# convergence test for improper integrals

in an old book on calculus in the chapter about improper integrals there was this theorem that says when $$\int_{a}^{\infty }f(x)dx$$ can be written in the form $$\int_{a}^{\infty} \frac{\phi (x)}{x^k}dx$$ you can test for convergence by verifying that $$|\phi (x)| and $$k>1$$ what i don't understand is how do we write $$f(x)$$ in that form what is the choice of $$\phi(x)$$and$$x^k$$ depend on for example
$$\int_{0}^{\infty}e^{-x^2}dx$$ can be written as $$\frac{x^2 e^{-x^2}}{x^2}$$ and therefor converges but why did we choose$$x^2$$not $$x$$ for example ?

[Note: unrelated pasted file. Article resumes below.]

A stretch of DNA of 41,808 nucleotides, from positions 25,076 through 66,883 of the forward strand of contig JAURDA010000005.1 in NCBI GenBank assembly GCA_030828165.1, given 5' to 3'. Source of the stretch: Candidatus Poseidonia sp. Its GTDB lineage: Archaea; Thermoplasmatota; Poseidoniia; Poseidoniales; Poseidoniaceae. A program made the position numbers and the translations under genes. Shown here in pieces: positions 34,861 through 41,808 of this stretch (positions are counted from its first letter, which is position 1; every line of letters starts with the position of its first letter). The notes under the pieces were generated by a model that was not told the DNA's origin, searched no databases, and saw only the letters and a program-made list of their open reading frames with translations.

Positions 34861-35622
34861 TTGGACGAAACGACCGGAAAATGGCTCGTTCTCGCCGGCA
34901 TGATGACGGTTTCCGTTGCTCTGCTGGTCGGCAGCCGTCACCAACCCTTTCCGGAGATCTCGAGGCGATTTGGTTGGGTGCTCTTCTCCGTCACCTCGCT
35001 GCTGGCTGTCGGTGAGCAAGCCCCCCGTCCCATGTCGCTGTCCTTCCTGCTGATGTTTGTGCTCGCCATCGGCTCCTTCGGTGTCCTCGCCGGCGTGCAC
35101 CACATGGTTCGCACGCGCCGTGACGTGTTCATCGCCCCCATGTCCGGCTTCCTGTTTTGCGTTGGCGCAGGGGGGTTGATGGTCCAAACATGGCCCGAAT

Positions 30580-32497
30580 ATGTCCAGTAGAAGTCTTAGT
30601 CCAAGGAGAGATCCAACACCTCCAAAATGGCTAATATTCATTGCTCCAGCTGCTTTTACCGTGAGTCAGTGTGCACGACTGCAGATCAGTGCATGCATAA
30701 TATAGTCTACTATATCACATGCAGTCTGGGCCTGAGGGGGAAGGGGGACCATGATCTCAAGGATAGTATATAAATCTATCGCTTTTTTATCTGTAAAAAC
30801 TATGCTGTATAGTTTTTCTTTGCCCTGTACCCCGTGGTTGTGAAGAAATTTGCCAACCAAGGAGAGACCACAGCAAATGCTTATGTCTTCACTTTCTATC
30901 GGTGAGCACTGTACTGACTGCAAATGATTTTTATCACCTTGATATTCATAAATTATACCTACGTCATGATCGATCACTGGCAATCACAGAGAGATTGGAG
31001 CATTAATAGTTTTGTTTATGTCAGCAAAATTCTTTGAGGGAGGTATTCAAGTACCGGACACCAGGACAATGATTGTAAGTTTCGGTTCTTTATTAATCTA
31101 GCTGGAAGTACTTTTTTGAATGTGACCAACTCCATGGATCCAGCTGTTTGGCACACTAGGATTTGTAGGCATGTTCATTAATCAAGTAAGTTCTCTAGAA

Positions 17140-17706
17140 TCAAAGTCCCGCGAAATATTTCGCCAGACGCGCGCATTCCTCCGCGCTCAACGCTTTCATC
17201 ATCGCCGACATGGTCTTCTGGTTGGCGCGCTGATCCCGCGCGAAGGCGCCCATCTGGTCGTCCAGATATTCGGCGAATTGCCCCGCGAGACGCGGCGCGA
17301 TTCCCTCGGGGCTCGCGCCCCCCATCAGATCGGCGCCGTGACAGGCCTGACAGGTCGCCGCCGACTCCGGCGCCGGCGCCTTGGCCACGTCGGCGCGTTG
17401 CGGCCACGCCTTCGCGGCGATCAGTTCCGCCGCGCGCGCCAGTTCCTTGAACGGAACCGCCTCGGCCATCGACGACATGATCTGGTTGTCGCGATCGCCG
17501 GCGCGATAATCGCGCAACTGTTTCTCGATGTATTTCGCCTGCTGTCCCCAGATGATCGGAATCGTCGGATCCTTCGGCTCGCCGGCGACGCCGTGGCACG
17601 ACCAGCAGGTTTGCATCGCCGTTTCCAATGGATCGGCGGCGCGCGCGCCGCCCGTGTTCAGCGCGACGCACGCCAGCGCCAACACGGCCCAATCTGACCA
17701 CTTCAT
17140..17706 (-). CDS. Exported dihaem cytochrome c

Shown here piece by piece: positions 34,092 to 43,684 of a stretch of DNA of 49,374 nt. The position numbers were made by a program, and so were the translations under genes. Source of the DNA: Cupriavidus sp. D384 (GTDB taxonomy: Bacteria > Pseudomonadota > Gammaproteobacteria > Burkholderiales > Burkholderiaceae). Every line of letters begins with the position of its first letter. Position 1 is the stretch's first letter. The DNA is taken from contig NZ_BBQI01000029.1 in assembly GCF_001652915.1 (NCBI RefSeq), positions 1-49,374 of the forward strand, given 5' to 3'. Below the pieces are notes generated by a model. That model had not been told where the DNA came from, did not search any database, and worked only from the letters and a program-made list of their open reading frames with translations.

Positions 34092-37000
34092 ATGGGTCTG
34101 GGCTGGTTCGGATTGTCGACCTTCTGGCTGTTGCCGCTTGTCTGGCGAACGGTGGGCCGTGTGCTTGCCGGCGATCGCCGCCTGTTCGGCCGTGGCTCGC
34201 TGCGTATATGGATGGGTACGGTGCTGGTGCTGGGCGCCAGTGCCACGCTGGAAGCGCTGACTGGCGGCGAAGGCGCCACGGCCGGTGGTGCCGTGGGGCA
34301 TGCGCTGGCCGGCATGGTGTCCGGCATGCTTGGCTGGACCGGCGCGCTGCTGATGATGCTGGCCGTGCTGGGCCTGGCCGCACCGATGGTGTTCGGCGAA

Because one of the assumptions is that $$k>1$$. Besides, although you can indeed write $$e^{-x^2}$$ as $$\frac{xe^{-x^2}}x$$, since $$\int_a^\infty\frac{\mathrm dx}x$$ diverges, you deduce nothing from that.